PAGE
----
I’m sitting at Panera on a Sunday afternoon. I got here early enough to snag a booth for my laptop and me, but as the lunch crowd has grown I’ve grown self-conscious. People are probably mad that I’m taking up a whole booth, I think. I should get up and move. But as I crane my neck to look for a smaller table, preferably one near an outlet, I only see people settling into chairs or carrying trays of sandwiches and salads.
No problem. I’ll just get up to refill my cup, and while I’m walking to the drink station, I’ll look for a table.
So I do. I slide out of my booth, refill my cup with iced tea, eyes darting around the restaurant to locate a seat that won’t impose on other customers quite as much. I don’t see anything, so I go back to my booth, slide in and start to stick my earbuds back in my ears. That’s when she tapped me on the shoulder.
I look up into the smiling face of an older woman who says, gently, “I’d want someone to tell me . . . so . . .”
She then kindly informed me that the back of my skirt — an overly long, full affair that had been annoying me all day long — was caught in my waistband. As she saw the horror appear in my eyes, she reassured me that nobody had seen a thing because (thankfully) I was wearing a slip. We chuckle about how my mom raised me right (right = wearing a slip under skirts, obviously), and I thank her profusely. She walked back to her table, and I sat at mine, no longer worried about offending customers by taking up a table meant for four.
Clearly, I had bigger, more humiliating offenses to worry about!
The coincidence — or more accurately — the painfully tangible confirmation of something God has recently taught me makes me chuckle. I’m here, now at a corner table near an outlet, to work on a writing project, one that relies on Scripture more than anything I’ve ever written. Just a few weeks ago, I messaged my manager, double checking that an editor would carefully review my work before it reaches the public. I’ve grown up in the church and know Scripture fairly well, but a biblical scholar I am not. Not even close! And the thought of making a mistake with the Word of God and of that mistake being left uncovered or un-fixed for all the world to see was enough to bring on small bursts of panic (and not a small amount of writer’s block!). My manager assured me that editors and experts would check my work; they wouldn’t publish any heresy with my name on it.
It wasn’t long ago that asking for an editor would be the last thing this perfectionistic and prideful writer would have done. After all, I’m not just a writer; I’m also an editor. What could anyone possibly teach me?!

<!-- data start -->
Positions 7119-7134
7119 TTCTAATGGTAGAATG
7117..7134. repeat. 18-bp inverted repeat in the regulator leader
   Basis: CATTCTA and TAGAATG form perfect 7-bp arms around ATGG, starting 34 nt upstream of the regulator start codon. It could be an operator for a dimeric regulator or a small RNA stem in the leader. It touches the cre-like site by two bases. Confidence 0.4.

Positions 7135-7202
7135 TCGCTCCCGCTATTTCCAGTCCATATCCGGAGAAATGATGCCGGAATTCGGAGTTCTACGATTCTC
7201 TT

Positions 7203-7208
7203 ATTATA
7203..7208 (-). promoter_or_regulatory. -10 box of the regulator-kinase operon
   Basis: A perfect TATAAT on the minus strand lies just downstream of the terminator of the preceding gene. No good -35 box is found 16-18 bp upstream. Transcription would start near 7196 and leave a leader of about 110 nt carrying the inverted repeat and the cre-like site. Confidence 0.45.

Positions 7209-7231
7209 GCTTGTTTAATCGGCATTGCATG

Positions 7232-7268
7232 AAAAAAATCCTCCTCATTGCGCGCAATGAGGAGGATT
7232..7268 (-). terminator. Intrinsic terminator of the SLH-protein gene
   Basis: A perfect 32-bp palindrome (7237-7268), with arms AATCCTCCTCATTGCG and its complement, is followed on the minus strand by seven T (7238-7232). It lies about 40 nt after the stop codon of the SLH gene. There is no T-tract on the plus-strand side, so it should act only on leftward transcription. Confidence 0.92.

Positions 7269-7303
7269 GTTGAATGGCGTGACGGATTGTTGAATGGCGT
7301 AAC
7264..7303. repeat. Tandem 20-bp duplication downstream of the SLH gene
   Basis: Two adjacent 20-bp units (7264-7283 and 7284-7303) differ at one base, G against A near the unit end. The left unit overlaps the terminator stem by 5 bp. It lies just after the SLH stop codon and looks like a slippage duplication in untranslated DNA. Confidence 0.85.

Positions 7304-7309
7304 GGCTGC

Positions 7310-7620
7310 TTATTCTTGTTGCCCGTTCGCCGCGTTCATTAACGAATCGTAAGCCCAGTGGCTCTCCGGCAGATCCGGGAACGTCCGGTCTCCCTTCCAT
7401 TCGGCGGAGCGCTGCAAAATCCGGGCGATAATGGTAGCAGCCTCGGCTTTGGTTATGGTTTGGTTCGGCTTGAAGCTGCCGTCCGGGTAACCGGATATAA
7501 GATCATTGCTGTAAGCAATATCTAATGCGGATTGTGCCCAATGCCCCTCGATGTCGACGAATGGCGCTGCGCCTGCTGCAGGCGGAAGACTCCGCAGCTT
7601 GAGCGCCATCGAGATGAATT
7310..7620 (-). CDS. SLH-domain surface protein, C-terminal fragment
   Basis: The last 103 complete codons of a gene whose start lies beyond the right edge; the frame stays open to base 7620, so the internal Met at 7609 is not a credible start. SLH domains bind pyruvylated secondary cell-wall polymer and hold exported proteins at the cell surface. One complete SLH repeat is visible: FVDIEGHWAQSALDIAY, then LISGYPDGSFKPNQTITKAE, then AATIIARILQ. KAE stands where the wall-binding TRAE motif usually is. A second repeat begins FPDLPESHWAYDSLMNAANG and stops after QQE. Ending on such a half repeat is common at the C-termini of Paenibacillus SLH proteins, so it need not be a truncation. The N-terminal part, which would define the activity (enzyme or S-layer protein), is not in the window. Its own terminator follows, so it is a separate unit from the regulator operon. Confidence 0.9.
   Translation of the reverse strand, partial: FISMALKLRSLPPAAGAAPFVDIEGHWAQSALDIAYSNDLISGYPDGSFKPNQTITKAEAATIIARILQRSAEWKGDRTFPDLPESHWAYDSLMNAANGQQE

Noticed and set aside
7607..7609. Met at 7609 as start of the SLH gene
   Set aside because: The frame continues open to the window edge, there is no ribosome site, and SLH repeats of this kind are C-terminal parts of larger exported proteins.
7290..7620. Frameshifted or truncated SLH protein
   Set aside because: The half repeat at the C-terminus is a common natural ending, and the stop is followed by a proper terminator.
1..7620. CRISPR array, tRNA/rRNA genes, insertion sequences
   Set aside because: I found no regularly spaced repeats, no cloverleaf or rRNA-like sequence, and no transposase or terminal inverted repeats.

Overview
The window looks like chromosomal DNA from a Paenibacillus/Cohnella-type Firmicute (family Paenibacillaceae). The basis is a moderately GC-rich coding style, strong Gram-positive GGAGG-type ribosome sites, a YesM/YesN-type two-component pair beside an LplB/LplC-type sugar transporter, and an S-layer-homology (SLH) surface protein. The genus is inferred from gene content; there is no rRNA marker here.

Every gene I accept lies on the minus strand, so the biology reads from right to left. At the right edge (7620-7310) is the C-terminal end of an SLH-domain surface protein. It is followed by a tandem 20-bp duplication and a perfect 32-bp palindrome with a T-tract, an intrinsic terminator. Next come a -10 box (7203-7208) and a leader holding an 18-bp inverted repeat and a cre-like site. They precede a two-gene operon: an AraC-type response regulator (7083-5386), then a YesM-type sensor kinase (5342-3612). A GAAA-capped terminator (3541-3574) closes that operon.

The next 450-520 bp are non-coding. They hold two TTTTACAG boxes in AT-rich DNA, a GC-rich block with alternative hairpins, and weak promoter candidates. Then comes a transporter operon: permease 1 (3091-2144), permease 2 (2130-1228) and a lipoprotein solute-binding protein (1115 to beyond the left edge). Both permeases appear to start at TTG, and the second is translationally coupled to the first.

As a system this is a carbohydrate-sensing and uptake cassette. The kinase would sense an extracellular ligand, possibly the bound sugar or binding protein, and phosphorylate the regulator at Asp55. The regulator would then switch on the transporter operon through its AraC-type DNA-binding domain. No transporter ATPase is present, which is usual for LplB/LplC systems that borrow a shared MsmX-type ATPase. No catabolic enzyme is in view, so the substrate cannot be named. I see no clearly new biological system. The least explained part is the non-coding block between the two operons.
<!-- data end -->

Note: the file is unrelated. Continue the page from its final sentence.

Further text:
Yikes. I know. That line of thought is ugly, but it’s real. Thankfully, though, it’s growing faint as God teaches me to be teachable, as He’s showing me to hold my words and my knowledge and even my convictions loosely in light of His Truth. It’s not been easy; peeling off layers of pride never is. But it’s been good. It’s been good to recognize my sin and feel God’s prompting to let it go and to grow into someone who may not know everything but truly knows the One who does.
When the woman at Panera pointed out my exposed backside, I was mortified. I could feel my face burn bright pink as she patted my shoulder, and I couldn’t decide if her kindness made the whole situation better or worse. When she left me alone, I sat staring at my laptop screen. What do I do now? I wondered. I could have buried my head, I could have gathered my misbehaving skirt and left, I could have texted my friend who convinced me to buy the skirt and inform her that my humiliation was all her fault.
Instead of all that I chose to covertly (ha!) yank my skirt back into respectability and move across the aisle to the table with the outlet for my low-battery laptop. I wouldn’t say I held my head high, but I did think for a while about how many people saw me and didn’t say anything, about how one woman braved an uncomfortable conversation with a stranger and did.
As she finished her lunch and left, she stopped by my new table. I pulled out an earbud and looked up. She smiled and said, “Remember our deal.” I smiled politely and nodded, not sure what she meant at first. But then I realized she meant that we’d made a deal to tell someone when her slip is showing. And then I smiled for real.
Though embarrassing, a twisted skirt, a tag on the outside, or a typo are easy gaffes to point out or to have pointed out to us. But sometimes we need our sisters to gently tell us we’ve made larger mistakes. When a friend keeps making excuses for her harmful choices, we need to be brave enough to talk to her about it. And when a friend approaches us about our recent slide back into old habits, ones we vowed to never pick up again, we have a choice. We can react with anger or run and hide, or we can thank her for having the courage to say something.
Sometimes we need to be guided or reminded; we need to be taught the Truth or pulled back to what we knew deep down. And sometimes we need to be the brave one to tell someone else. It’s easy to notice and look away, to snicker or point, to assume it’s not your problem or your business. It’s much harder to gently let someone know her slip is showing.
But as my new friend in Panera reminded me today, “I’d want someone to tell me.” And like I told her (and repeated to myself), I’m so glad she did.We may not know everything, but we know the One who does. - @marycarver: Click To Tweet Leave a Comment